The “Take a stand against violence” slur

This is quick, but it’s one of my least favorite things:

As he has in the past, Emanuel said gun violence plaguing the city must be addressed in a variety of ways, which he said include policing, tougher gun laws, more investment to help children in impoverished neighborhoods and instilling a “shared sense of purpose and values” in communities across Chicago….

Right: similarly, the Mexican drug war began in 2006 when Mexicans suddenly found themselves without a shared sense of purpose and values.

Chicago gangland violence unleashed by Prohibition in the 1920s might have been assuaged if Chicagoans had just felt themselves more strongly to be part of a larger, purpose-driven community.

This slur – that violence could be prevented by the people who live in the neighborhoods it affects, if only they cared or tried hard enough – needs to end. For one, you only have to walk a few blocks in most of the communities most affected by crime in Chicago to see lots of indications that the people who live there – shock of shocks – are, in fact, “taking a stand” already.

You see signs like this all over the South Side. It’s almost as if black people like safe neighborhoods, too! Photo credit:

But what makes this trope really sublime is the fact that neither mayors, nor police commissioners, nor the most esteemed criminologists, have more than the barest understanding about why crime goes up or down to begin with. Concentrated poverty and unemployment can’t help, of course, but consider that crime continued to fall or remain steady in Chicago and the rest of the country during the worst economy since the Great Depression. So people like Mayor Emanuel, faced with a problem he doesn’t know how to fix, instinctively reach to blame the people who are most brutally affected.

Of course, this slur wouldn’t work if we weren’t so eager to believe that people who are poor or non-white – the people who disproportionately suffer from crime – are somehow less civilized, less moral, less interested in their communities, than everyone else. But that’s a lie.

So is “take a stand.” End it.

4 thoughts on “The “Take a stand against violence” slur

  1. Thank you for this post! I’m a relatively new reader here but becoming an avid one.
    On Friday, I saw a bunch of these signs in South Chicago–my dad took our (suburban, white) family on a mini-tour of his childhood (pre-white flight) neighborhood. Even just spending twenty minutes in that area altered the way my parents read the Tribune’s story this morning on the shootings spike. Adds some pathos and empathy.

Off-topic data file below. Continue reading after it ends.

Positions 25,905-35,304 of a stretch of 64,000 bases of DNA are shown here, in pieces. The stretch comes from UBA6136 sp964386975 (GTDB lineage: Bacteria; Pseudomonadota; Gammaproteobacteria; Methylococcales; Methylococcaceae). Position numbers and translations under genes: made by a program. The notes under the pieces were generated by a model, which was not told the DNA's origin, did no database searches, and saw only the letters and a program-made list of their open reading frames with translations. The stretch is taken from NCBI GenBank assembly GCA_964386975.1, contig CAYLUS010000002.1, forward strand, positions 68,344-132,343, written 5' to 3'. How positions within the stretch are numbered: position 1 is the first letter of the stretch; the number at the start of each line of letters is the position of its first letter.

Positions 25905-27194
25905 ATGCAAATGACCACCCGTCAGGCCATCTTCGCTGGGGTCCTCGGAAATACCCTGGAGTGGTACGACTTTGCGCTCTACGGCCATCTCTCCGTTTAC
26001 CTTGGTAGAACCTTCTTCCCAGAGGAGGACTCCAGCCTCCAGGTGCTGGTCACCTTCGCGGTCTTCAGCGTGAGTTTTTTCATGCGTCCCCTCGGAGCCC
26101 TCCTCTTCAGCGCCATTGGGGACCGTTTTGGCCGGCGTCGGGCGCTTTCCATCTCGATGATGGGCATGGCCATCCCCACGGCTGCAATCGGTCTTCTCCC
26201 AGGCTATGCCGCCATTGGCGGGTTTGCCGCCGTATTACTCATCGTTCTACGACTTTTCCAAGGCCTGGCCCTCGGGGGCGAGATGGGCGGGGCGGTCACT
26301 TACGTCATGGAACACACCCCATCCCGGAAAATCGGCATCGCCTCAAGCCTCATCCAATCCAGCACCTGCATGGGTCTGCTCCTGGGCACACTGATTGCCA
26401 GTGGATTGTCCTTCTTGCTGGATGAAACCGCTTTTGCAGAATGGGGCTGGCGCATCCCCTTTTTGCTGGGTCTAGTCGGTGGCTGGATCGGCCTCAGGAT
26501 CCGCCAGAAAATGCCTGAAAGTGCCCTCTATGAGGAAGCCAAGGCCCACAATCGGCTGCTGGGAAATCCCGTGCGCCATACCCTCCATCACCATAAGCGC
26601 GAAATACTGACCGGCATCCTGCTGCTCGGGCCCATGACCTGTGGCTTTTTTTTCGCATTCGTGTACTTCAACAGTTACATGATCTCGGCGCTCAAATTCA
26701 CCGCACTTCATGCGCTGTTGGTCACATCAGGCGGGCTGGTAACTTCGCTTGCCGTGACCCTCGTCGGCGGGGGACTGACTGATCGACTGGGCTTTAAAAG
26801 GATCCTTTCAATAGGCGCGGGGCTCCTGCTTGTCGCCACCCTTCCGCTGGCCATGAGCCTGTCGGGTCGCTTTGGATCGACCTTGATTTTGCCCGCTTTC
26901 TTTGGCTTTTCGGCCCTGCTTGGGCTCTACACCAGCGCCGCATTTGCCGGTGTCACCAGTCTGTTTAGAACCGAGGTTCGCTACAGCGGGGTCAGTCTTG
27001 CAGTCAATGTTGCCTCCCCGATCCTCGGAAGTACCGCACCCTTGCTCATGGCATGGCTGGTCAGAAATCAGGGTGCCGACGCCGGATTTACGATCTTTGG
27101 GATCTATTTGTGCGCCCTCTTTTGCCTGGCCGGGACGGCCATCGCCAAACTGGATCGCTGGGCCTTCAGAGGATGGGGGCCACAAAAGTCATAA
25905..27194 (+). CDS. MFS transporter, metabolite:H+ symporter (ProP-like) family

Anyway, I’d love to know more about the way black politicians discuss violence. In Philly, Mayor Nutter gave a high-profile speech to a congregation last year about the need for families/fathers to step up to the plate. And Senator (or candidate?) Obama used to say the same kind of thing, I think.

    1. Thanks! I mean, I’m not the best person to talk about black politicians’ rhetoric. That said, there’s definitely a history of this sort of bootstraps thinking, on everything from slavery to Jim Crow to jobs to education to crime, that goes back nearly as far as there are records of the speeches and writings of black Americans.

      Because I outsource a good amount of my thinking to Ta-Nehisi Coates (I kid – sort of), I think he’s done some of the better analysis of the more modern versions of it. Here’s one on Bill Cosby (, and here’s one (of many he’s done) on Obama (

  2. This post reminds me of another counter-intuitive post a southside blogger somewhat recently wrote.

    She makes an attempt to humanize the struggle many face in “taking a stand.” Ironically, humanizing the story equates to putting a white face on the victims.

    Thanks for the great blog! I recently found the blog and will be a regular reader.

    My southside irish “brain” may not understand some (OK most) of what you are talking about but your posts lead to further knowledge for all of us Chicagoans.

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